It doesn’t matter. He’ll never find out, and it’s not my secret to tell. My people have a philosophy; we’re a collective that values individual experience. Cultures are made up of experiences and accomplishments, so my people send out…experiencers. We go out and live lives and record everything. Not just the what and where. We have the endocrine systems to make it all mean something. What it feels like. That’s the important bit.
We record. We pass on our recordings to each other when we meet, like relay runners. We don’t meet others very often—there aren’t that many of us—which makes the sharing all the more important. And if you cut us open, as much circuitry as blood will spill out, enough to cross a line into something other than human. Ransom wouldn’t understand. Most people wouldn’t. So we don’t tell what we are. We just want to be.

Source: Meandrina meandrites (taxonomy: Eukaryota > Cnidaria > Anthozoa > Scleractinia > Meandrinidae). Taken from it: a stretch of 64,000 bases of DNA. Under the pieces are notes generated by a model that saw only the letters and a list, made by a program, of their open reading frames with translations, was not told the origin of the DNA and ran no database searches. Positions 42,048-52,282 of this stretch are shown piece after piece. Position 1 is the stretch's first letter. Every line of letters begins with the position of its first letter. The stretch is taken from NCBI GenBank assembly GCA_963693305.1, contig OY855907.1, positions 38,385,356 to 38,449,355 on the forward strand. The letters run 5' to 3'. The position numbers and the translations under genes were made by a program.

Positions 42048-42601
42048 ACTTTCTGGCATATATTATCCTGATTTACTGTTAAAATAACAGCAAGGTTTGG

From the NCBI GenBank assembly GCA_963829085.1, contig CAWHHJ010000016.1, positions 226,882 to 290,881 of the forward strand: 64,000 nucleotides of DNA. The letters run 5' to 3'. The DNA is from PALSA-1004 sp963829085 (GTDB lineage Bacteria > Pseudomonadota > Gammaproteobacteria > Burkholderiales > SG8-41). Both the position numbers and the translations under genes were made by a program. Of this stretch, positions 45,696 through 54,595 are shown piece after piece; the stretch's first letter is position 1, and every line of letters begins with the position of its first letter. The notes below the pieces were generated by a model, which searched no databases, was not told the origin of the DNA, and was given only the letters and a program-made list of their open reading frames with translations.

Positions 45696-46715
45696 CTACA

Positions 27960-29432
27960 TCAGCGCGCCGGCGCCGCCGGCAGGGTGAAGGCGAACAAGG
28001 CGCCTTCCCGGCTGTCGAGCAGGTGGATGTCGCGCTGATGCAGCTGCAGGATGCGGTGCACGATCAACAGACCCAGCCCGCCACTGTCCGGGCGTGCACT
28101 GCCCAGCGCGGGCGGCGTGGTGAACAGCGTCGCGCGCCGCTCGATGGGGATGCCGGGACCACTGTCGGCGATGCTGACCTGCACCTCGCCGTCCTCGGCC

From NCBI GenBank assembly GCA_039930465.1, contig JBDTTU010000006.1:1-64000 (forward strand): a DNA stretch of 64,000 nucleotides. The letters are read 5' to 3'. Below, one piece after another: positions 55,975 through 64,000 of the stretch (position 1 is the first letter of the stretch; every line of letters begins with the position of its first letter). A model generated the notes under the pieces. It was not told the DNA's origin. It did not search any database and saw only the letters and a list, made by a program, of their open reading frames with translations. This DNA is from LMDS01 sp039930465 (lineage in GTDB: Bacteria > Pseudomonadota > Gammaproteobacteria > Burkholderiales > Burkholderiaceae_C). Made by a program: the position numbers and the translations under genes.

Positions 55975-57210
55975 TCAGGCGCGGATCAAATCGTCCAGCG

Maybe that’s why I’m so determined not to disappoint Ransom, why I am so grateful for his friendship, for that hand on my shoulder pushing me off. Because I’m lying to him all the time.
I exit the IS Daisychain’s docking ramp along with the rest of the passengers, a mix of mechanics and fixers and merchants and colonists and everyone else who has a reason to be on Balliard, most of them just trying to get from point A to point B. And not a Trade Guild uniform in sight, which shows just how far out of the main routes this place is. I’m in nondescript gray coveralls with no badges or insignia, lots of pockets, a belt with the usual assortment of tethers and tools a freelance mechanic looking for work might carry. A few other gadgets only someone from a pirate hunter like the Visigoth would have. A bag over my shoulder. Hair a little scruffier than I usually like it. Blending right in, which means heading to a public terminal near a lift and looking for job listings, or pretending to. I don a studied boredom. Can’t look like I’m on the hunt for anything but work. I’m always lying.